Where did this rose come from, a persistent sucker stemming from nowhere, rising between the spiked canes of the yellow Agnes rose.
Could it be one of the wedding roses, spreading its red blooms across the yard?
Here’s more about those wedding roses.
When What Lives Will Thrive
The wedding roses open, a scarlet
snarl of petals ruffling in a stiff breeze—
reminder this chipped terra cotta pot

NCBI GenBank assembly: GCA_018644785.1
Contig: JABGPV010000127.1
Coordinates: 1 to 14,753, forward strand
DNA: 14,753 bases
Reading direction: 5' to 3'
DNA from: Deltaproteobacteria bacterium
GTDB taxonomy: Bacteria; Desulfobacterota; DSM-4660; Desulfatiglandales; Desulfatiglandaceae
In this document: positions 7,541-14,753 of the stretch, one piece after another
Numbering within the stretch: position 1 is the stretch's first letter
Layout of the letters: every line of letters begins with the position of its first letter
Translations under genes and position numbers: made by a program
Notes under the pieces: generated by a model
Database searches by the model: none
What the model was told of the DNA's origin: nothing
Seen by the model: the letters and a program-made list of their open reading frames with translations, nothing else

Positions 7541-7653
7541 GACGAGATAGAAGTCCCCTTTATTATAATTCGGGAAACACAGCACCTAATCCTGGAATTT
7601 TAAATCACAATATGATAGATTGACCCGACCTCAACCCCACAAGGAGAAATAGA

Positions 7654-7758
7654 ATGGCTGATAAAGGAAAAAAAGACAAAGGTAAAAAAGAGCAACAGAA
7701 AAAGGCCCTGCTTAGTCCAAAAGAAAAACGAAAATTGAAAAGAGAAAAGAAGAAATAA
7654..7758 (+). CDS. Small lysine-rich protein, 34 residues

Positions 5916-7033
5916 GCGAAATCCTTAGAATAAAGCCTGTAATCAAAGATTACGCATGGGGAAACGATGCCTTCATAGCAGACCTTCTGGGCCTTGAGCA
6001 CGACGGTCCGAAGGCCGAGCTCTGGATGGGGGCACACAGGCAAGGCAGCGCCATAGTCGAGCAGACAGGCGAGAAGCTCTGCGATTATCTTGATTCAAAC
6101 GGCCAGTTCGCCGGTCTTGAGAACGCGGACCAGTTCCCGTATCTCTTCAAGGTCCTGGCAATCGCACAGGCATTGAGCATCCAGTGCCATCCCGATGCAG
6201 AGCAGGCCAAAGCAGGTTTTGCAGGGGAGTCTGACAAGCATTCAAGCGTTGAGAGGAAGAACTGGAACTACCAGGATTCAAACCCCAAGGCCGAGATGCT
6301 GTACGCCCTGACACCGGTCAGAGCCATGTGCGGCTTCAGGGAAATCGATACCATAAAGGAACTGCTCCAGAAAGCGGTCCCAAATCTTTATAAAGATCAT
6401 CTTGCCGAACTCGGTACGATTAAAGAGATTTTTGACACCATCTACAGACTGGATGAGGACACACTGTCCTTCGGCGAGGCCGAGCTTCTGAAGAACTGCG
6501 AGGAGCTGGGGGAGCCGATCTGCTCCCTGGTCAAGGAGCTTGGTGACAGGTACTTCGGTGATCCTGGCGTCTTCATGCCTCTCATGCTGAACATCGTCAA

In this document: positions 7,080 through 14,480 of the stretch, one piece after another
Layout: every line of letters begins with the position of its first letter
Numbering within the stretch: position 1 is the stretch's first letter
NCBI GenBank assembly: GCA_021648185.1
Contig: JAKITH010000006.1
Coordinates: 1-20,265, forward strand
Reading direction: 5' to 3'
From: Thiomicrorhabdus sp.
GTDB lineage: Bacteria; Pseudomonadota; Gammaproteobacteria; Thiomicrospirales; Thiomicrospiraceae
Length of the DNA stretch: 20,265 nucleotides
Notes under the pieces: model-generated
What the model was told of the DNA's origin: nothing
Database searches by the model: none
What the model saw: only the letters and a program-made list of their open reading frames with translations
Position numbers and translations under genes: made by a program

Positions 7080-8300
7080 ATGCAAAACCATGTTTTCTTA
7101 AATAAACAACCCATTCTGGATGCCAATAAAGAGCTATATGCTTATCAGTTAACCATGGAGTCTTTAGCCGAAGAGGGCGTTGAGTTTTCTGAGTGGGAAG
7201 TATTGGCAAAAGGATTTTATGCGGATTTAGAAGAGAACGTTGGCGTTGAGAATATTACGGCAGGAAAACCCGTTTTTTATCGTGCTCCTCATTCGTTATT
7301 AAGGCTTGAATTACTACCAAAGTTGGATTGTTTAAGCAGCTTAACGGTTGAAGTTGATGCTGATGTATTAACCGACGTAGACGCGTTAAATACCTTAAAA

once held standard forms made to look like trees,
white flowers grafted onto stronger stock.
That unblemished cultivar did not last,
succumbed to the usual troubles—black
spot, powdery mildew, aphids, and rust—
but below, the root began to burgeon.
New shoots appeared, a tender green advance.
Years after that hot August afternoon,
we abandoned our plans for elegance—
and even white—found our own way to wear
the years, let the roses be what they are.
“When What Lives Will Thrive” originally appeared in the anthology Limbs of the Pine, Peaks of the Range, Rose Alley Press.